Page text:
The Machupicchu Pueblo (or Aguas Calientes) is the last stop where tourists typically spend the night before climbing up the next day. Don’t expect too much comfort (although there are enough nice places if you want to spend more) since all you need is a place to sleep. The village is all tightly packed in on either side of the river, and we actually had to wait for the train to leave the station in order to get to the hostel, just on the other side of the tracks. Literally, the place was no more than 3 yards from the tracks! Luckily, this was the last train, and as this is terminus point, no other trains passed through (although around 1 am there was a small locomotive maneuver that shook up the entire place making me think an earthquake was upon us).
First thing in the morning (must have been around 6) we lined up for the bus, and 25 minutes later we were up at the park’s gate. Aguas Calientes is at 6,700 feet, Machu Picchu at almost 8,000, which means the 3.7 miles road that separate the two is VERY steep. You can also walk up, but it takes about an hour and a half and you’ll be already spent by the time you get there… Unless you’re 20-something!
As you enter the site, no amount of previous photos or video footage prepares you for what you’re about to experience. You’ll be in awe from the first glimpse, everywhere you turn, until you leave and take one last look over your shoulder to make sure that something will stay etched on the retina forever.
|Good morning, sun!|
It’s Majestic. Surreal. Breathtaking. Mystical. Pinching one’s arm does help in trying to convince one that it’s not a dream, but it doesn't do the job all the way! And as the sun peeks over the mountains to the East, it brightens up the place bringing it to life. Once here, you understand that any picture – no matter how good – can only show you a small piece of this amazingly breathtaking puzzle. And yet, I find myself posting some of these pictures and video links (Huayna Picchu and Machu Picchu), knowing full well that they’ll show you about 10% of what you would experience in person.
|Huayna Picchu peak|
We quickly made our way to the North end of the site, where a select 400 people (200 at 7 am, another 200 at 10) are allowed to climb up Huayna Picchu; the mountain peak you see in the background of all Machu Picchu pictures, which used to serve as a place of solitude for the high priests and the local virgins.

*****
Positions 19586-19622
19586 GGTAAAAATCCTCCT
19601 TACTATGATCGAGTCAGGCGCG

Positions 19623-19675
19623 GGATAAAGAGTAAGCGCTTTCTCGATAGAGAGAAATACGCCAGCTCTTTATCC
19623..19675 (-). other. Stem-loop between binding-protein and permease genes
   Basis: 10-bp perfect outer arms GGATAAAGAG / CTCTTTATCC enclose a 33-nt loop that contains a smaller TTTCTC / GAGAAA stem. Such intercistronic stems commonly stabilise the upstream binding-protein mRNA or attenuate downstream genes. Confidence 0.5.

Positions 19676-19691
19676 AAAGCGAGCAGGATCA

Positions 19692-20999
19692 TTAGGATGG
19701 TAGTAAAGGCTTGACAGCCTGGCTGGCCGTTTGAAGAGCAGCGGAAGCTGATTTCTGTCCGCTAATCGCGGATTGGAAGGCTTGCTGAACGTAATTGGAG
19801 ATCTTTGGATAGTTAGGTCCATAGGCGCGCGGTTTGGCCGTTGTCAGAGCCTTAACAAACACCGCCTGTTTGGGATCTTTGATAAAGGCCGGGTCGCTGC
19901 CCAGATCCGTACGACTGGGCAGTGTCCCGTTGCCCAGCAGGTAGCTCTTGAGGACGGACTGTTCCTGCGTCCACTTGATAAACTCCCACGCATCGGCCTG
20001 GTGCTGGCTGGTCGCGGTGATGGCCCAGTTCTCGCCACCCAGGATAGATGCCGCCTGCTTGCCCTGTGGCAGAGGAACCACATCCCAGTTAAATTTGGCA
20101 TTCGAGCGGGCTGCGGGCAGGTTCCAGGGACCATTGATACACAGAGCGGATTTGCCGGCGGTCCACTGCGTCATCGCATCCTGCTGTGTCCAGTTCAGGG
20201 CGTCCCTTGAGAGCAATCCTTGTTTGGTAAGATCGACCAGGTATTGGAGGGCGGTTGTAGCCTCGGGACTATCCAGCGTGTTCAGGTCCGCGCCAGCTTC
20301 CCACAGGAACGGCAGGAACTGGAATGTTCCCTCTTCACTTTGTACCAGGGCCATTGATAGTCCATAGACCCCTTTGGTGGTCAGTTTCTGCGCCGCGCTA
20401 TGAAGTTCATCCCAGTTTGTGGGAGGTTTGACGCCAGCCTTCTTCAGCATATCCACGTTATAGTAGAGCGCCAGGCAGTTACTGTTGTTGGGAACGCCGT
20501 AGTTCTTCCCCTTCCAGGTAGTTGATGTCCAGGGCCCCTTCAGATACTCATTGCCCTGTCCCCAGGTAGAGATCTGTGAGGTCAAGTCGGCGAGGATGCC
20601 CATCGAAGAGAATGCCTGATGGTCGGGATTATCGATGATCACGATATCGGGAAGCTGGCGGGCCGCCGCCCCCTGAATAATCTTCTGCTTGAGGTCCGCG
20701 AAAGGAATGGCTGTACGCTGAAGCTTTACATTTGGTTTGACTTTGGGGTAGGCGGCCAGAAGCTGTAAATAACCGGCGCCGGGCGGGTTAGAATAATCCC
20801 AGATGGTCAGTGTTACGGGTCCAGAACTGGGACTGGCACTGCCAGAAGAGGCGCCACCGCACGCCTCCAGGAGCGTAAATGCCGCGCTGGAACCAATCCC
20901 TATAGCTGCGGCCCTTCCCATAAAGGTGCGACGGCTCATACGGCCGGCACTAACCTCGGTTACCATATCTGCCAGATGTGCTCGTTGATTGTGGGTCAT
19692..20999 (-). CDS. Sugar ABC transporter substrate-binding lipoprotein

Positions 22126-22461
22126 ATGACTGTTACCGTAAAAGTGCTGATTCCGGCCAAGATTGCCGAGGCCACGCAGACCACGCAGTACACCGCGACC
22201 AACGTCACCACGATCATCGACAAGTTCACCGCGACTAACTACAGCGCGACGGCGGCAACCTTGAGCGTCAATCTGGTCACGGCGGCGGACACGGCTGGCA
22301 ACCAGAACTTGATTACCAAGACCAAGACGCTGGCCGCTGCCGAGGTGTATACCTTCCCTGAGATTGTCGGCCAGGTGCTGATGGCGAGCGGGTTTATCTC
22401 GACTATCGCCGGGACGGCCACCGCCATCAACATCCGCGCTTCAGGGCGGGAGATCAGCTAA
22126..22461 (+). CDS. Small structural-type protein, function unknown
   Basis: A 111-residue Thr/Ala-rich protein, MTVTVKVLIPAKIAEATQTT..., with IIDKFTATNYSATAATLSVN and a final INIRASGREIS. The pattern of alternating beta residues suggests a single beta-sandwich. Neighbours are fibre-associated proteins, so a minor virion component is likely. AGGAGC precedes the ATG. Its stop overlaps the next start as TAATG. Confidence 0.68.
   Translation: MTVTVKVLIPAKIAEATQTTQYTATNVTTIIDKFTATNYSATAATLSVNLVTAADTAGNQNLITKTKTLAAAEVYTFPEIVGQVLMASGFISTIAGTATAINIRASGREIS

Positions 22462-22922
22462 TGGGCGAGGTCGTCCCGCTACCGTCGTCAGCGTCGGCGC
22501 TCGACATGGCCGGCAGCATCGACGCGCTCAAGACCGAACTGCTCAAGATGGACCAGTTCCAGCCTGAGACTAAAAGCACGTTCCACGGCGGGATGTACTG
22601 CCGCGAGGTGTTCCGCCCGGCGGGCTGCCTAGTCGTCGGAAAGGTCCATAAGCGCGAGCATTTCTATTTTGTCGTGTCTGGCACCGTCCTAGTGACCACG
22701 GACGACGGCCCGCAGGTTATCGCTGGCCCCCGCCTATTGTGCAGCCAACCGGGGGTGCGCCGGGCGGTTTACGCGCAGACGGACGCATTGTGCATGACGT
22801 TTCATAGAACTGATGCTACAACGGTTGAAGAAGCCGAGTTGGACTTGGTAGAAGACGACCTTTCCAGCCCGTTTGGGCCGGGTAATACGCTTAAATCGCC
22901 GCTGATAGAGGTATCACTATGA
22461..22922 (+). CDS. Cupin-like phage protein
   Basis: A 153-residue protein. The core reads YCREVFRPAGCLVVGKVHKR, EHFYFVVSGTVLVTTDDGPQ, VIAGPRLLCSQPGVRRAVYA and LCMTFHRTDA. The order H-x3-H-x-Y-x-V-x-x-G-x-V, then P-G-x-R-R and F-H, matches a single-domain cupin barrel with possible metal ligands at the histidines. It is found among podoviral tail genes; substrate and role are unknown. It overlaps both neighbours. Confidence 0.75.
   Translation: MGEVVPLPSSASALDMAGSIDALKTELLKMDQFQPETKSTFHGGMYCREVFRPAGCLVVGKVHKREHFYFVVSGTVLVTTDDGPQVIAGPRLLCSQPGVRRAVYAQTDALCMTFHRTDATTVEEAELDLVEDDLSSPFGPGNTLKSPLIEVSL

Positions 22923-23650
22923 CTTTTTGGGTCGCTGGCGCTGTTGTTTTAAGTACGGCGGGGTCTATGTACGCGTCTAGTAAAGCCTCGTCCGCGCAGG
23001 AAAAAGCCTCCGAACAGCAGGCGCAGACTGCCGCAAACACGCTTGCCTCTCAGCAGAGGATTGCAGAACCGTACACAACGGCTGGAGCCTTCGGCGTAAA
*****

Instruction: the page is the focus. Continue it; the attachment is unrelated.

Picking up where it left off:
The actual climb is simply indescribable. It starts misleadingly flat as you cross over, but it gets increasingly steeper and steeper as you approach the top. The actual pinnacle is nothing but a haphazardly random clutter of boulders that can severely punish the smallest of missteps. There are very few safety rails or ropes to speak of, and despite all that, apparently they've only had one fatality over the last couple years. Clearly, it’s not for everyone. You have to be in shape and unafraid of heights, but the rewards are extraordinary. If the Machu Picchu site below is a solid ten, this would be a twenty! Coming all the way here without making this trek is like only half-experiencing this world wonder.
|Brother[in law]-ly love!|
|"a little" steep ;-) ...60 degrees or so|
The round trip takes a good two hours and it’s about 1,000 feet vertical from the starting point. It already start warming up as you descend (seems like the sun is so much stronger at this altitude) so make sure you bring water, sunscreen and a wide-brimmed hat.
Back down, we met our local guide Walter (paid $20 each) and spent the next 3-4 hours learning tons of details around how this place got to be, the engineering and architectural feats that involved bringing water up to these levels, or shaping each individual rock to interlock milimetrically without any mortar (especially without iron tools; they only had bronze and copper).
But aside from the marvels of perfect stonemasonry, which is still visible, he talked at large about the sun-worshiping spirituality of this culture, their traditions and beliefs. He talked about their reverence towards animals and the three symbols omnipresent in the area: the snake (underworld), the puma (the world of men) and the condor (upper world). Walter had some good stories about each corner of this amazing site, and frankly, I would definitely recommend a guide. Otherwise, you’ll be staring at a bunch of rocks that won’t have much meaning beyond the obvious.
With another item off the bucket list, we made our way back down to Aguas Calientes, grabbed some souvenirs and enjoyed a quick lunch on a balcony above the river while a local folk group serenaded us with a beautiful rendition of El Condor Pasa. Alpaca meat tastes pretty good (not resembling sheep, or goat, as I presumed), but I resisted the urge to try Guinea Pig [a national staple in Peru and something most restaurants offer] because I don’t think I could have set foot in another pet store after that…
The return train ride to Poroy offered the opportunity to enjoy the valley during sunlight, as the train slowly snaked its way around the river. Absolutely stunning. And wild!